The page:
We were on the deck of a ferry named MV Beautiful Stars, on a drizzly Saturday morning before the grand Sinulog festival day. It was the traditional fluvial parade, but not much was happening and we were uncertain of what we were waiting for. We’ve been on the ship since before dawn, idling the time away on the cramped passenger bunk beds while Mass was celebrated in the ship’s main hold below. Though people lined up the length of the deck’s railings, I could see through just enough to watch Cebu City in the blue overcast dawn. The city is decidedly distinct from Manila in how it is so close not just to the sea, but to the mountains as well. Cebu’s tallest towers are eclipsed by the mountains beyond when viewed from the sea. In Manila one could spend days without noticing the distant mountains, if one were to be completely lost in the urban jungle as I often am.
Someone in the group eventually found a way for us to get out onto the foredeck. While I was carefully stepping over the pipes and valves on the metal floor, a band started playing the festive notes of that trademark Sinulog melody to the channel’s salty air. That was when I saw the most remarkable of the many dances I was to witness in Cebu that weekend: a young lady, in casual shirt and jeans, swaying and swiveling while firmly holding with both hands a diminutive image of the Santo Niño. It seemed like someone merely handed her, a random passenger, the image and asked her to dance to fill the gap while the professional dancers were still preparing. It was a pure, spontaneous dance; not unique as it was the same dance that any lady holding a Sto. Niño would perform during the festival, but it was personal. Eventually the dancers in María Clara dresses and barong arrived, and performed their choreographed dance to everyone’s satisfaction.
Beyond homes, schools, malls and other concrete spaces, there are more abstract categories of places that are as difficult to ponder about as they are difficult to define.
One of them is the space to which these words currently belong: the virtual realm. Go beyond mainstream thinking and you will discover that the separation between the real and the virtual is far more complicated than it seems. There is a growing discourse, likely fueled in part by the idea of virtual spaces, surrounding technology (particularly the Internet) and its relation to morality, or authenticity, and other such classical topics of philosophy. But this discourse has turned around on itself, and there are some who now argue that the place we have called cyberspace for a long time is not too virtual after all; it is still rooted in, and therefore not independent from, the reality that supports it. One could say that virtuality cannot be anything more than an augmentation of reality.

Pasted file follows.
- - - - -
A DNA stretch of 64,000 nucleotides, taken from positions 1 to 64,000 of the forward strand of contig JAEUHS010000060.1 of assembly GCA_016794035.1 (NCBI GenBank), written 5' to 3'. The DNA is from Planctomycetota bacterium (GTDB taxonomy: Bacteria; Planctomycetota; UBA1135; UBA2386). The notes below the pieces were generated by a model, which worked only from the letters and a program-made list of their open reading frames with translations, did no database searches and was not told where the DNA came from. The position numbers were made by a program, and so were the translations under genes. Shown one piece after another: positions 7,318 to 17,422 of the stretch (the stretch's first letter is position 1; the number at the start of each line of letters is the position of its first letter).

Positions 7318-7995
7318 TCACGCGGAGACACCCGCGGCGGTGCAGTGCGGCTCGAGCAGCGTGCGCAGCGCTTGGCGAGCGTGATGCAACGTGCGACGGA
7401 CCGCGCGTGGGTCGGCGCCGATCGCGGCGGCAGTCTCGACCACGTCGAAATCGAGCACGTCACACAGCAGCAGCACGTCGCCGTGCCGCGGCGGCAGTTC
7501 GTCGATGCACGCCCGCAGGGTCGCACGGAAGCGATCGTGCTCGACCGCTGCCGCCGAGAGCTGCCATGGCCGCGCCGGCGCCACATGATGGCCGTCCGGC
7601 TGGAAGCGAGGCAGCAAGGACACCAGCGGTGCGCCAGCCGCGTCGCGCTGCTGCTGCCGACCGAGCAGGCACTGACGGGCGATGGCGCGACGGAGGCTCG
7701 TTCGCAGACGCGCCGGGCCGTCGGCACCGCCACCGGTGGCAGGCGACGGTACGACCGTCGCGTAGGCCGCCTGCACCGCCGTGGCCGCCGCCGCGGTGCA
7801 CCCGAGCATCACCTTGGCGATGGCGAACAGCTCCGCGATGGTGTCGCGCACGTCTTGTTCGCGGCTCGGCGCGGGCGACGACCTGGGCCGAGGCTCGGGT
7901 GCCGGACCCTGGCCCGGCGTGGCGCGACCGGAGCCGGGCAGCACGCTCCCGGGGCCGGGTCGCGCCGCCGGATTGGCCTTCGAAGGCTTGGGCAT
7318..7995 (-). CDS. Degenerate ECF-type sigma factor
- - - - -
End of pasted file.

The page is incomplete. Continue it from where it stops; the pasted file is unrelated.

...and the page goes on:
There are many aspects to this discussion that will surely continue well into the foreseeable future, given how technology has nowhere to go now but deeper into our everyday routines. Personally I would still say though that it is valuable to think of such a thing as a virtual space. I have had experiences that are fundamentally characterized by being online, and which cannot conceivably exist in any space other than in the virtual. I can even think of corners of the Web as if they were actual, physical places: some of them are fun, some of them are serious and buttoned-up, and some are even pretentious, or evil and dangerous. Certainly, these are all experiences judged by simply viewing through a glowing screen, but they are spaces in the way that we visit them, stay in them, frequent them, and even abandon them.
Ask any architect or painter what perspective is, and they might tell you that it is the representation of three-dimensional objects onto flat surfaces in the same way as the eye sees things. There are several ways of projecting, or drawing, objects onto surfaces, but the special thing with perspective is that it mimics the way light rays converge to one point—the eye—to form a clear image. As you read this text and appreciate the distinct curves of the letterforms, or as you look out the window and take in the myriad textures of life, all those visual details in the form of light rays have to travel and assemble through your eyes before you can perceive things.
One key principle of perspective is that as the distance of an object from the observer increases, its size as projected on the paper decreases. It’s not difficult to see that this principle in drawing, worded a little differently, is the same as an essential insight about life: that the further things are from you, the smaller it becomes in your mind. It’s not simply about physical distance, however.